Atheist #1

Written by Phil Hester
Art by John McCrea
32 pages, black and white
Published by Image Comics

Every time I turn around these days, there’s some new sort of “final days” media being released. The end of the world is a popular subject, and while the exact nature of how civilization is going to fall, one of the central ideas that pops up in most of these is the idea of the dead coming back among the living. That’s one of the main conceits of The Atheist, but Phil Hester and John McCrea’s take on the idea is just different enough that it almost immediately caught my attention.

Can the dead really come back? From young teens to college students, children to members of the military, people are suddenly dropping everything they own in favor of running off in search of hedonism. When questioned, they explain it’s really very simple: they’re the dead, their spirits able to come back into the living. Antoine Sharpe is being brought in to help investigate these claims; nicknamed “the atheist” because of his disbelief in all things supernatural, even Sharpe himself might be hard-pressed to come up with another answer to what’s really going on across the country.

Hester kicks off The Atheist with the most memorable scene of the comic, as a fake “communicator with the dead” starts getting a real message from the other side with eerie results. It’s a great way to kick off the series, and while the rest is certainly good, it’s hard to live up to that initial promise of things going horribly wrong. The rest of the issue is mostly set-up for the series to come, introducing our main protagonist and the rest of the supporting cast. It’s a good way to meet them, although the initial focus is primarily on Sharpe. Perhaps most importantly, the end of the first issue we’ve got a good point from which to launch the rest of the series.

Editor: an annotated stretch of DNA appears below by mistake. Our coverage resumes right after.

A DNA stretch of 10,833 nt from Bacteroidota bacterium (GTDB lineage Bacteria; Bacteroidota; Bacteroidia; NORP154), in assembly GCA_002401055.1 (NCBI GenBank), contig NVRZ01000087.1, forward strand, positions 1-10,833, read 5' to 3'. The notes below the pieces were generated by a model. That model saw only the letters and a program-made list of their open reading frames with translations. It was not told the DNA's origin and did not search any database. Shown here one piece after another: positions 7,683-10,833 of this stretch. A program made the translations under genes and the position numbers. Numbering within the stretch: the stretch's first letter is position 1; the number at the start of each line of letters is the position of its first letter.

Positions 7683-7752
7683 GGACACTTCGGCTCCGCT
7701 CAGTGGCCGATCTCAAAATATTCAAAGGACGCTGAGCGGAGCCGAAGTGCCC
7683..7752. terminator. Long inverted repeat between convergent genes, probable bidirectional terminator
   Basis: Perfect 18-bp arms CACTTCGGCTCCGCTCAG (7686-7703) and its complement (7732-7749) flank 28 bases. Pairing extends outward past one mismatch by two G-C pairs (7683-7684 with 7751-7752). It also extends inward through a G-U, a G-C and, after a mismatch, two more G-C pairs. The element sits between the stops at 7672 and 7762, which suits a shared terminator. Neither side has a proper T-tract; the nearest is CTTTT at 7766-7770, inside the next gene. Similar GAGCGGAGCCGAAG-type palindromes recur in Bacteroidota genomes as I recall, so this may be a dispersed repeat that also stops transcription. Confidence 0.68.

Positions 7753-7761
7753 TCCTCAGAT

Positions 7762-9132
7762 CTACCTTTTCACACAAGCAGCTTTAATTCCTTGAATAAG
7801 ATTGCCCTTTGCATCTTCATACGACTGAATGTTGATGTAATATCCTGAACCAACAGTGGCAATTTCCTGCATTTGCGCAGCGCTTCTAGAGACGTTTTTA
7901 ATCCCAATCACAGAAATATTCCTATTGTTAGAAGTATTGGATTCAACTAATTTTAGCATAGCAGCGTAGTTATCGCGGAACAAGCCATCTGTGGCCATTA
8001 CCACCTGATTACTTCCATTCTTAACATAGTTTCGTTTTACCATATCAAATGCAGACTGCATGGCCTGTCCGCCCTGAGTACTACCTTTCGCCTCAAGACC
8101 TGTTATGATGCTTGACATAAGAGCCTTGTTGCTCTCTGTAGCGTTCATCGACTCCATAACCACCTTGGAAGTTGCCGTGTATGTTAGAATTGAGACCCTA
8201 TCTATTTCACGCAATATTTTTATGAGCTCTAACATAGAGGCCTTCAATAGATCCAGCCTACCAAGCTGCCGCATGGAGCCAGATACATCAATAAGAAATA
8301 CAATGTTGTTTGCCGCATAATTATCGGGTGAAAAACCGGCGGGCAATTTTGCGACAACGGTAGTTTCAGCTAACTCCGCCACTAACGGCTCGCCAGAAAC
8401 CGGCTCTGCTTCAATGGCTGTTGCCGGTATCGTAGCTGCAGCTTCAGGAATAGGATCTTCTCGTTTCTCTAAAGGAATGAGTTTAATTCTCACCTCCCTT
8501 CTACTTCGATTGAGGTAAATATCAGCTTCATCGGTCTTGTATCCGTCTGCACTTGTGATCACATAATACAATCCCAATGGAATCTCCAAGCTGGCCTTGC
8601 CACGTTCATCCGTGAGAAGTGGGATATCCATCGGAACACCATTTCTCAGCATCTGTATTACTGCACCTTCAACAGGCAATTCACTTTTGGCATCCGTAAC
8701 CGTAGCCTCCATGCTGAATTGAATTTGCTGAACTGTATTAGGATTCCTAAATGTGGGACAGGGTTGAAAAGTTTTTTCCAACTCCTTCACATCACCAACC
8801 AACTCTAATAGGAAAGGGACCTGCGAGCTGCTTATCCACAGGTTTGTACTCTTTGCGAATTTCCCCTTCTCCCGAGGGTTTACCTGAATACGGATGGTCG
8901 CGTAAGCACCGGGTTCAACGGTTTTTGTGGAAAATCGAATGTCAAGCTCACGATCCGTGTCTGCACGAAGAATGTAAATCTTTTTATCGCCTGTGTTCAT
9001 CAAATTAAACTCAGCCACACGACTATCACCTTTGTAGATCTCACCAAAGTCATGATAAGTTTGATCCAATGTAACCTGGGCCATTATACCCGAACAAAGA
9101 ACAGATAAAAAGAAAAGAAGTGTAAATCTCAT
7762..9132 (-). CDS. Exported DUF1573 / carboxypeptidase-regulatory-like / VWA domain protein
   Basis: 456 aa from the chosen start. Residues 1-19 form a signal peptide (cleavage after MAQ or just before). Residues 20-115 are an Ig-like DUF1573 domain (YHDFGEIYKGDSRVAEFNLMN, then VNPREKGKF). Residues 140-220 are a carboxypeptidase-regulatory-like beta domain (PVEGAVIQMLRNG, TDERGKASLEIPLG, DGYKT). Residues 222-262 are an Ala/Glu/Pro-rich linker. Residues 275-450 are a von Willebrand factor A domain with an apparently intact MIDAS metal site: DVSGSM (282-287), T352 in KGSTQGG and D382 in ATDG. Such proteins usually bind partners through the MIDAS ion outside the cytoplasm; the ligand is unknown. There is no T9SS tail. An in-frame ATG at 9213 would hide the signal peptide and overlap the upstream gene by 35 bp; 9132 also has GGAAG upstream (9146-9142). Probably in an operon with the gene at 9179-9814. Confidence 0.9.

It’s been a while since I’ve seen McCrea illustrate comics, and his new style is a lot rougher and grittier than what I remembered from Hitman. There are a lot of thick, dark ink lines here, and the amount of shading and darkness on the pages not only provides a strong look in terms of anatomy and physique, but helps bring the darker scenes that Hester’s written really come to life. In some of the scenes, characters actually seem drawn more by the absence of lines; McCrea lets the reader’s mind fill in the details, and what sounds like it might not work is in fact quite effective. This is a definite change in style for McCrea, refining his talents to produce something just right for the new series.

If I had a complaint about The Atheist #1 it would be that we’re only just getting started. This is a first issue where we’ve had enough set-up that I really want to see what happens next. Hopefully the second issue will plunge us right into the middle of the dead coming back life and what, if anything, can be done to stop them. Hester and McCrea have laid enough groundwork here that there’s story potential for issues to come.

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